During this ceremony a large earthenware pot is filled with milk, curds, butter, honey fruits etc. and is suspended from a height between 20 to 40 feet. Sporting young men and boys come forward to claim this prize. To do so they construct a human pyramid by standing over each others shoulders till the pyramid is tall enough to enable the topmost person to reach the pot and claim the contents after breaking it. Normally, currency notes are tied to the rope by which the pot is suspended. This prize money is distributed among those who participate in the pyramid building.
This ceremony replicates Krishna’s love for milk and butter. In his childhood, the Lord Krishna along with his mates used to raid the houses of his neighbors in search of milk and butter.
According to Hindu mythology Krishna who was the eighth incarnation of Lord Vishnu was born under miraculous conditions. He was born to King Vasudev and Devaki on a dark stormy midnight.
Apparently on the day King Vasudev and Devaki were married a divine voice foretold that the eighth child of Devaki would end his evil reign by killing him. Hence Kansa had imprisoned his sister Devaki and her husband and also killed their seven children one by one.
However at the time of Lord Krishna’s birth a divine intervention saved the baby. All the guards went into deep slumber, and were not able to inform Kansa about the birth of the new born. A voice from the heavens commanded Vasudev to take the child to Gokul and exchange the child with the daughter of Yashodra and Nanda.
Despite being a stormy night and the waters of River Yamuna raging, the river parted to let Vasudev pass who was carrying the baby Krishna in a basket. A huge snake with 2000 hoods known as Adidesha formed a protective canopy for the baby Lord Krishna. And once Vasudev returned with the daughter of Nanda and Yashodra, the shackles which had opened earlier fastened themselves and the prison doors closed and the guards awakened.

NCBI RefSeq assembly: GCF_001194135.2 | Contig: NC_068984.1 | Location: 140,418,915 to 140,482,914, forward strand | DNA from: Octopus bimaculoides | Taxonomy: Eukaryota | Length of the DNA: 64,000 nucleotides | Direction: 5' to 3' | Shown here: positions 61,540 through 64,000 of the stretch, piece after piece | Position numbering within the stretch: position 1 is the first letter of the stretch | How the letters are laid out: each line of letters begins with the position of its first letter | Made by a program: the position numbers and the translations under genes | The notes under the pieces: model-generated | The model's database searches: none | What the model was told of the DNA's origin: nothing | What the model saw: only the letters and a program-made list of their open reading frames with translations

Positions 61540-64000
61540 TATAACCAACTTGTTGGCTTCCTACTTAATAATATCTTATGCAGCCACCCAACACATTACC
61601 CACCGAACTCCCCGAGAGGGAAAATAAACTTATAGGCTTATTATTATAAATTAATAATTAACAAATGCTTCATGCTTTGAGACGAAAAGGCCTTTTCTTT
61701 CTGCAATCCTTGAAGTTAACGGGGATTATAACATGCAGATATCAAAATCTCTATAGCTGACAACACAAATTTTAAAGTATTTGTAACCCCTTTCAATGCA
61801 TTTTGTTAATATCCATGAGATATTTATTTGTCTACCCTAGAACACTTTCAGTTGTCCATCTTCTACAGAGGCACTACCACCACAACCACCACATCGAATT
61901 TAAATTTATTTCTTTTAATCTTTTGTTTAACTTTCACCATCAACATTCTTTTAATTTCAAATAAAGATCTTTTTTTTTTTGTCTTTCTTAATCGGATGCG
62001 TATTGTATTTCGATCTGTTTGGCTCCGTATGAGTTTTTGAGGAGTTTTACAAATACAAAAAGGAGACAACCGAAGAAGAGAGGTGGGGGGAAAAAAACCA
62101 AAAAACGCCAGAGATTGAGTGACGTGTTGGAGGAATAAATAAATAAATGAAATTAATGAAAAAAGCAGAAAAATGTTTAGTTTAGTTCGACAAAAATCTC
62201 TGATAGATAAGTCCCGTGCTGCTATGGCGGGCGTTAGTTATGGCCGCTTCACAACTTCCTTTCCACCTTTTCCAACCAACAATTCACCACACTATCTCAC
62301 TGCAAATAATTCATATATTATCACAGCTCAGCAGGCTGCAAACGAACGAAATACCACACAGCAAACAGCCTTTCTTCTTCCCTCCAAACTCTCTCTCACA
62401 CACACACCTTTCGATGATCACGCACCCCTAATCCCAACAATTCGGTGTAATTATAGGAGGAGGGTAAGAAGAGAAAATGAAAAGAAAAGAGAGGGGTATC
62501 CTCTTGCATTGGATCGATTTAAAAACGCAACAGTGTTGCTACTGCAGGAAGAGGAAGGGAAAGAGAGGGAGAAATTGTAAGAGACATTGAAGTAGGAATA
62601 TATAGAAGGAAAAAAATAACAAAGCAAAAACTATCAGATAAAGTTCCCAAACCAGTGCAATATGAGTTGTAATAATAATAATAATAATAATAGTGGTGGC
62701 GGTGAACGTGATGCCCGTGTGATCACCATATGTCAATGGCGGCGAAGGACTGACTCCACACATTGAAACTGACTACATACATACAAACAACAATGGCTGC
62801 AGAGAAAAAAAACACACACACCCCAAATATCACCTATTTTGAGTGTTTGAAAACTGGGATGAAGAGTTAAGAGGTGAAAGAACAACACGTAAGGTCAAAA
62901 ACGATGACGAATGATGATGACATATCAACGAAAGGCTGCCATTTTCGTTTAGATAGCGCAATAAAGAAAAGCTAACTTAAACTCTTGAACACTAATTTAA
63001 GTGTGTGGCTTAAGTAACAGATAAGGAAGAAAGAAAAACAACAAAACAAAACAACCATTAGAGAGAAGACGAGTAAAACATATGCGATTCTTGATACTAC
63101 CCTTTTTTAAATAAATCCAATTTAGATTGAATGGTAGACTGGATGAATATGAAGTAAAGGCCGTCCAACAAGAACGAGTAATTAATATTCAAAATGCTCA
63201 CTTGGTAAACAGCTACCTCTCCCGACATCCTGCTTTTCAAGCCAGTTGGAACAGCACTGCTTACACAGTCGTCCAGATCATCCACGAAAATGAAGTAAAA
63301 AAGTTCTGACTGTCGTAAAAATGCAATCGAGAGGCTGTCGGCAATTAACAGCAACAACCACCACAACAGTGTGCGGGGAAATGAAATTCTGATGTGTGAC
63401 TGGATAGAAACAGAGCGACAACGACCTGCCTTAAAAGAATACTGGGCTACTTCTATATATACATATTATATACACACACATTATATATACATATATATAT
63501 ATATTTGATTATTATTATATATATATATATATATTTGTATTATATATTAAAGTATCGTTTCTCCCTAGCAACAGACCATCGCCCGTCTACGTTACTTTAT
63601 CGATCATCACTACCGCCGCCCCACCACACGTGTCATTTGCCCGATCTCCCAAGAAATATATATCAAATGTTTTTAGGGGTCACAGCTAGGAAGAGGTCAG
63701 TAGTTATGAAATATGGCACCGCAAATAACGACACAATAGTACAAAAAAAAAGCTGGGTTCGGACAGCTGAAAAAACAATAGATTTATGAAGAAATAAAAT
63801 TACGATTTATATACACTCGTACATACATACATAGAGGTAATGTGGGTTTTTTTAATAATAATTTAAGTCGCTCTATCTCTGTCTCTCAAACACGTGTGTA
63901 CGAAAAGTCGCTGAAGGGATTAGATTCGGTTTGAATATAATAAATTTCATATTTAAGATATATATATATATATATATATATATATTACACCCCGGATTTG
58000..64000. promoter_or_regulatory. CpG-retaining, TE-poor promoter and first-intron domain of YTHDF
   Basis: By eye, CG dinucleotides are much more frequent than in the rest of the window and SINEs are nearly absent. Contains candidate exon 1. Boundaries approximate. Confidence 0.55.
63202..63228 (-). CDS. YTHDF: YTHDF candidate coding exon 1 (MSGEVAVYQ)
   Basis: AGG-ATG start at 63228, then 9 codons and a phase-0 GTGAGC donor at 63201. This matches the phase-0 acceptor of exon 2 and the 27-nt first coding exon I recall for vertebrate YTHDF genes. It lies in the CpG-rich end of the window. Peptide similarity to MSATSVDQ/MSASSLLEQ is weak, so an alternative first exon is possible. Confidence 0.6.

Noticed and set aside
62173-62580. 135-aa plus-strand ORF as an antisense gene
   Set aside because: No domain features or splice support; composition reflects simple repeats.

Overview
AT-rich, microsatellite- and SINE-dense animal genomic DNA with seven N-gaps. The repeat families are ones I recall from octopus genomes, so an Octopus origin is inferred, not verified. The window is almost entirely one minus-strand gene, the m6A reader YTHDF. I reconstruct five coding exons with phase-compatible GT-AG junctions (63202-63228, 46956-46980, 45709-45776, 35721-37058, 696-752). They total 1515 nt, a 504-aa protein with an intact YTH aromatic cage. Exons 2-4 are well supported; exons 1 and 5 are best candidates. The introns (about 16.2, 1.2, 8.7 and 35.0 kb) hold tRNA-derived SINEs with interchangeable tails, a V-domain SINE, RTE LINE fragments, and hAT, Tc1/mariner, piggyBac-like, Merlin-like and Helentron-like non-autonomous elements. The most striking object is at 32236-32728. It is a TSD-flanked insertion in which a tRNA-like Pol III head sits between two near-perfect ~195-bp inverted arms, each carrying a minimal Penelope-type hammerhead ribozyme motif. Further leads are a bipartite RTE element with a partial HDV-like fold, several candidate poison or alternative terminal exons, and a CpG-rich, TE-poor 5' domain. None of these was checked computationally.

When Kansa tried to kill the child, it slipped from his hands and transformed into a Goddess Yogmaya who informed him that his destroyer has already taken birth.
According to a popular legend in Vrindavan – Madhuban is the exact place where Lord Krishna performed rasleelas with his beloved gopis more than 5000 years ago and that Lord Krishna till today descends to perform rasleelas. It believed that anyone venturing into Madhuban during the night either dies or become insane. Hence, no local resident go there during the night and all the festivities are scheduled for day time only.
As you celebrate Janmashtami, remember that just as we enjoy the attention and fun on our birthday, so the Lord also enjoys our attention and gifts on His appearance day. The difference between us and Krishna is that He is able to reciprocate perfectly with each one of us. In the transcendental realm, everything that we offer to the Lord with love and devotion will benefit us unlimitedly, and those benefits will stay with us for eternity
Hare Krishna Mantra
Hare Krishna, Hare Krishna, Krishna Krishna, Hare Hare
Hare Rama, Hare Rama, Rama Rama, Hare Hare
The mantra is most commonly translated as, “O Lord, O Energy of the Lord, please engage me in Your service.”